13 Youngest UFC Champions of All Time (2022 Updated)

Are you wondering who the youngest UFC champions of all time are?

In the 29 years since the UFC was founded in 1993, many of the early champions were breaking through at young ages as MMA was developing. This is because they could get title shots quickly and there weren’t a lot of older fighters with a decade of MMA experience in their way.

Fast forward to 2022, the average age of all UFC champions across UFC history is 29 years old, and this number is always on the rise. Currently, the average age of UFC champions in August 2022 is 32 years old.

This is because the sport is fully developed and the UFC has over 700 fighters, meaning it’s a lot harder for a young fighter to get a title shot and the fighters with a lot of experience are much better because of it.

In 2022, a lot of UFC fighters require at least 6 consecutive wins where they continually beat fighters ranked above them until they get a title shot. In rare cases, special talents get a title opportunity in as little as 2 or 3 fights, but it can depend a lot on the quality of the top 10 fighters in a particular division.

As an example, light heavyweight champion Jiri Prochazka earned a title shot after winning his first 2 UFC fights, because he was a dominant champion in other organizations and beat two top ten UFC contenders.

Even then, Jiri is 29 years old and much older and more experienced than any of the young UFC champions on this list.

Youngest UFC Champions

This list includes only undisputed UFC champions, rather than interim champions and UFC tournament champions, which took place from UFC 1 to UFC 41 and only once after this at UFC 152 to introduce the men’s flyweight division (125 lbs).

1. Jon ‘Bones’ Jones (23 Years, 8 Months Old)

>Age: 23 Years, 8 Months (8,644 days)

>Title Win: Light heavyweight champion at UFC 128 on March 19, 2011

>Date of Birth: July 19, 1987

The youngest UFC champion of all time title belongs to the greatest MMA fighter of all time, Jon ‘Bones’ Jones.

Jones started as a wrestler in high school and also played American football as a defensive lineman, where he was given the name ‘Bones’ due to his long thin limbs.

Jones initially went to college to study criminal justice but dropped out to start an MMA career. He turned professional in 2008, where he quickly racked up 6 straight wins to become the USKBA light heavyweight champion before the UFC took a chance on his talent.

From 2008-2011, Jon Jones put together a 6-1 record, receiving his only loss in a fight he was dominating, due to illegal 12-6 elbows against Matt Hamill.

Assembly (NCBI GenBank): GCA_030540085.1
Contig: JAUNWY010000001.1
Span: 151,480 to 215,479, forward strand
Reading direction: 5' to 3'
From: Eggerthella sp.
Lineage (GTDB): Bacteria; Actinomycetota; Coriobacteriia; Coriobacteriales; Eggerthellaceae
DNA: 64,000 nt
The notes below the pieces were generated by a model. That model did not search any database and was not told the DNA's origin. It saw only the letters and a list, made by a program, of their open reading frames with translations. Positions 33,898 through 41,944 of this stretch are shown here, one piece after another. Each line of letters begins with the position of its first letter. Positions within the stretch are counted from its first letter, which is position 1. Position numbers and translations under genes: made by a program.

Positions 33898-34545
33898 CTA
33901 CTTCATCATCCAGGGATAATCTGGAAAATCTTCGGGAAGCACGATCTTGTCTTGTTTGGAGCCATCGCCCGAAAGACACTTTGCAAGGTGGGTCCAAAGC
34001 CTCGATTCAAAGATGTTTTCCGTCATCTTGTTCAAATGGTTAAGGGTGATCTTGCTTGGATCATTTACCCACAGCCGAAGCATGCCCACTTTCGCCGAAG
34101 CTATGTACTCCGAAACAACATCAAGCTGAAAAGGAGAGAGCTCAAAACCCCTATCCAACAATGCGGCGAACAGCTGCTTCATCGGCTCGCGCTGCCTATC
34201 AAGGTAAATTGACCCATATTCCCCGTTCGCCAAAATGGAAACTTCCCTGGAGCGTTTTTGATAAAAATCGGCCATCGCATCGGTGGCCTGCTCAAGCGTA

Jones became the light heavyweight champion at just 23 years old by beating Mauricio Rua at UFC 128, less than three years after he turned professional.

2. Jose ‘Junior’ Aldo (24 Years, 2 months)

>Age: 24 Years, 2 Months (8,838 days)

>Title Win: Featherweight champion at UFC 123 on November 20, 2010

>Date of Birth: September 9, 1986

Jose Aldo began his career training capoeira at the age of 14 before starting Bjj at 17. Soon after, he became an MMA professional at 17 and won many fights in various promotions before joining WEC.

In WEC, Aldo continued his dominance and won the featherweight title at 23 years old, defending it twice.

In 2010, the UFC and WEC merged which saw Aldo become the UFC’s inaugural featherweight champion, at the age of 24. At the time Aldo was the youngest UFC champion until Jon Jones won the title in 2011 to take his spot.

Some believe Aldo should be considered the youngest UFC champion because he was crowned the WEC champion at WEC 44 on November 18, 2009, and the WEC more or less represented the UFC featherweight division before the UFC took it on in 2012.

Others disagree, due to the fact he was made the inaugural UFC champion without having to win a fight in the UFC.

3. Josh ‘The Warmaster’ Barnett (24 Years, 4 Months)

>Age: 24 Years, 4 Months (8,898 days)

>Title Win: Heavyweight champion at UFC 36 on March 22, 2002

>Date of Birth: November 10, 1977

Josh Barnett trained in wrestling, muay thai, and judo in high school, before turning to professional MMA in 1997, aged 20.

After a 9-0 professional record with various promotions, Barnett joined the UFC in 2001, where he lost his first fight via knockout to Pedro Rizzo.

Barnett bounced back, winning his next two fights against Semmy Schilt, and Bobby Hoffman. After his fight against Hoffman, Barnett tested positive for banned substances, kept undisclosed by the UFC and the athletic commissions for unknown reasons.

This led to Josh Barnett becoming the UFC’s youngest ever heavyweight champion, winning the title in 2002 by beating Randy Couture, aged 24.

Letting him fight Couture (UFC 36) was clearly a mistake, as he again tested positive for banned substances in the post-fight drug test, this time for fluoxymesterone, nandrolone, and boldenone.

As a result, Barnett was stripped of his title, while the win and his record as the youngest ever UFC champion remained. He was the youngest UFC champion for 8 years until Jose Aldo took his record, and he still remains the youngest UFC heavyweight champion to this day (2022).

4. Carlos ‘The Ronin’ Newton (24 Years, 8 Months)

>Age: 24 Years, 8 Months (9,026 days)